How do we regulate this waste and disposal?

With over 1.1 million active oil and gas wells in the United States, the amount of waste being produced from fracking in these wells is hard to imagine. Roughly 280 billion gallons of wastewater were produced nationwide from fracking wells in the year 2012, according to a report by Environment America, a national environmental advocacy organization (Ridlington & Rumpler 2013). This 280 billion gallons of wastewater per year is comparable to about 76 million gallons per day, or in simpler terms, roughly 40,000 backyard swimming pools filled with fracking wastewater every single day. If we consider that fracking wells are increasing across the country every year and still producing wastewater at this rate, there is an alarming amount of harmful waste being produced daily with almost no regulation.

Regulation of flowback fluid from fracking falls under the U.S. Environmental Protection Agency (EPA) and the Safe Drinking Water Act of 1974. The SDWA protects all water sources in the U.S. by holding them up to certain minimum standards for what is considered “safe” to drink. When the Act was initially created, it stated that “State programs must require a permit for any underground injection, mandated inspection, monitoring, record keeping, and reporting” if the injection endangers drinking water sources (SDWA). Under these initial conditions, fracking wastewater was exempt from regulation due to the EPA’s definition of underground injection sites. In 1997, though, that definition was overruled and the U.S. Court of Appeals determined fracking to be a form of underground injection (Brady 2012). Under this new ruling, all state programs and the EPA itself had to regulate fracking waste and the disposal of flowback fluid. As expected, there was a considerable amount of opposition to this ruling by the energy companies and the EPA was required to do their own study on the dangers of contamination to water sources. The EPA released this study in 2004 and determined that hydraulic fracturing brings almost no danger to drinking sources and therefore the SDWA was amended a year later (U.S. EPA 2004).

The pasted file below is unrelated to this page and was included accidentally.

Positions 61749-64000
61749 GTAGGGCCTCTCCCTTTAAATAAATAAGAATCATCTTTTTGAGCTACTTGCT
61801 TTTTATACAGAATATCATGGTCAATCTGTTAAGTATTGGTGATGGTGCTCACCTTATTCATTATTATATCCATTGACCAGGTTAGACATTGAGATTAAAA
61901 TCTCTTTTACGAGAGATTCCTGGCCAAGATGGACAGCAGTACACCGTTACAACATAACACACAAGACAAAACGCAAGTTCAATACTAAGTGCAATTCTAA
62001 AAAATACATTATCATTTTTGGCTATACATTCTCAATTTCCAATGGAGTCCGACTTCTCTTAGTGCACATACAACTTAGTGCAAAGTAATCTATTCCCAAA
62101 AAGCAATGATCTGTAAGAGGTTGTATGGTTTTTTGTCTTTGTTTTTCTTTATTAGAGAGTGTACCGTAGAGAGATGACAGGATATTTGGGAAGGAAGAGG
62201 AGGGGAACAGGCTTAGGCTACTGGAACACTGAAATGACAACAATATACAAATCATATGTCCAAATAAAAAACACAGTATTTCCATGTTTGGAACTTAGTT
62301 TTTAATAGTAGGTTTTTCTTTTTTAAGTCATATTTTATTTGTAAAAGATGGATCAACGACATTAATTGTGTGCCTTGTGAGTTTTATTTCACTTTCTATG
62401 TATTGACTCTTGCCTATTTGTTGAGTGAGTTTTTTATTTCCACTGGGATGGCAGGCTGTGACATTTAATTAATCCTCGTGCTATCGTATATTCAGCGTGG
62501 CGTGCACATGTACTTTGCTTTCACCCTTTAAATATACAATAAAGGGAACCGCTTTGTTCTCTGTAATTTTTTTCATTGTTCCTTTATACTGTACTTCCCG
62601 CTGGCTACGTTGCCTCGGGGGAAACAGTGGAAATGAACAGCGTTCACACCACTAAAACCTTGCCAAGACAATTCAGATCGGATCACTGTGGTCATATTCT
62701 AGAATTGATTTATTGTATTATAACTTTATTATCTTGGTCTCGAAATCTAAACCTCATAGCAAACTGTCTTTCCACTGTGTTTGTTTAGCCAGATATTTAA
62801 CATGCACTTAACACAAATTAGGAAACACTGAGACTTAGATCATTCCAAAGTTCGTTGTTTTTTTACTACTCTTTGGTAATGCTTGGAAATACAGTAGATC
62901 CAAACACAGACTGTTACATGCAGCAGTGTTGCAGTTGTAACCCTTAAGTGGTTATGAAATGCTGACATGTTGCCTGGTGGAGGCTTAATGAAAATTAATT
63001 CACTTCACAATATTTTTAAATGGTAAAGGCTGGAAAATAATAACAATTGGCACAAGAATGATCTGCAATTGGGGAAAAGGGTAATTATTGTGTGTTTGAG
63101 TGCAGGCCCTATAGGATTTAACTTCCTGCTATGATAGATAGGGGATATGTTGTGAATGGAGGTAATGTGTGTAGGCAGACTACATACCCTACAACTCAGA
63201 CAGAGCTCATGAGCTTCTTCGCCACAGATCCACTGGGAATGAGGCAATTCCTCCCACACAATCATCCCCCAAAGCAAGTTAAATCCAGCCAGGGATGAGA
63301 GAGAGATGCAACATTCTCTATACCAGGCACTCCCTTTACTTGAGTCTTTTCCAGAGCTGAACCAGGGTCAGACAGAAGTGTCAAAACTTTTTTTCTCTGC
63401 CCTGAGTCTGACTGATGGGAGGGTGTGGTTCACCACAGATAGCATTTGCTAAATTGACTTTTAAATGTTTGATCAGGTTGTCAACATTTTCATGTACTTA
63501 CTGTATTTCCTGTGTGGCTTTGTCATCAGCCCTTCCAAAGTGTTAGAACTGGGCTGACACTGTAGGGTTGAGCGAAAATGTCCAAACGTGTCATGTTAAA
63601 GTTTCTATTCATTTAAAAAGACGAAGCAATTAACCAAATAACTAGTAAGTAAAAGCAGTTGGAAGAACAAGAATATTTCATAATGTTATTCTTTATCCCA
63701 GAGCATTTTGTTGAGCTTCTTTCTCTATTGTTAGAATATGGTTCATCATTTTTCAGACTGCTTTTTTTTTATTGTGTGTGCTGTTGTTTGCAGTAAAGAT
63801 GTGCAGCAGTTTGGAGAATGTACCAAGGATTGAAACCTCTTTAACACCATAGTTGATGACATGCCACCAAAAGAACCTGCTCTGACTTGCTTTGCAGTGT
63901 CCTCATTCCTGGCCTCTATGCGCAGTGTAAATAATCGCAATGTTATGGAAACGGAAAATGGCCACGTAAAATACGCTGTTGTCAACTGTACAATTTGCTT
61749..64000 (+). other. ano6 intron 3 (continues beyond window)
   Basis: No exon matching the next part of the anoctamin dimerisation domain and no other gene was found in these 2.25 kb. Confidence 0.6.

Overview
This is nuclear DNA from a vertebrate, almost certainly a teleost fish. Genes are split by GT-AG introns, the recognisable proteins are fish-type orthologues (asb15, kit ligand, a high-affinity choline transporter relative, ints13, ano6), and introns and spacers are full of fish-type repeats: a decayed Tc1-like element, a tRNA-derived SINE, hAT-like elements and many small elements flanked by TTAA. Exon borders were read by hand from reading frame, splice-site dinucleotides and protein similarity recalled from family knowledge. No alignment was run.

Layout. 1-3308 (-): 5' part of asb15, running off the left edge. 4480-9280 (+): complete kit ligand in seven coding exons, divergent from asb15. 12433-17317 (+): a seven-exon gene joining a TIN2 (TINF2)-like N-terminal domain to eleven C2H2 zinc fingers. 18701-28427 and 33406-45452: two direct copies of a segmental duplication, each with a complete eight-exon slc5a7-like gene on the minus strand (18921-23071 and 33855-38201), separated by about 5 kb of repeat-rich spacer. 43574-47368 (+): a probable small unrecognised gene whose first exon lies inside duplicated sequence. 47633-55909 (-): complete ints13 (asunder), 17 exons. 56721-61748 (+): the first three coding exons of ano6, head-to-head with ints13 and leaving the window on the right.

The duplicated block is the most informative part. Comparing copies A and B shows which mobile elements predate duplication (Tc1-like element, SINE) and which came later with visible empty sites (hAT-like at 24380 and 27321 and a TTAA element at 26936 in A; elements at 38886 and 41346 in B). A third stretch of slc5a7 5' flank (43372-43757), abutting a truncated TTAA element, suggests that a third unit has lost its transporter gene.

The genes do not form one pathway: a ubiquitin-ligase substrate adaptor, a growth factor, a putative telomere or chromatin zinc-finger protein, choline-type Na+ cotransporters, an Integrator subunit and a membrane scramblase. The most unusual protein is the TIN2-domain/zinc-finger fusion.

The SDWA was reexamined and passed with the caveat that underground injection for fracking purposes would be exempt unless diesel fuels were involved in the process (U.S. HOR 2011). This exemption, passed in 2005 under the Energy Policy Act is often called the “Halliburton Loophole” due to Vice President Dick Cheney’s involvement as a past CEO of Halliburton; a multinational energy company. The Halliburton loophole is what currently allows billions of gallons of fracking wastewater to go unregulated every year. Fortunately, since the loophole appeared, revisions have been considered and in 2011, the EPA began developing new standards for wastewater from natural gas extraction (Brady 2012). Currently, regulation of fracking wastewater remains in the hands of each state’s environmental protection department, which allows for much variation across the nation. Due to the lack of federal regulation on fracking wastewater, the existing options for disposal are limited and often questionable in practice.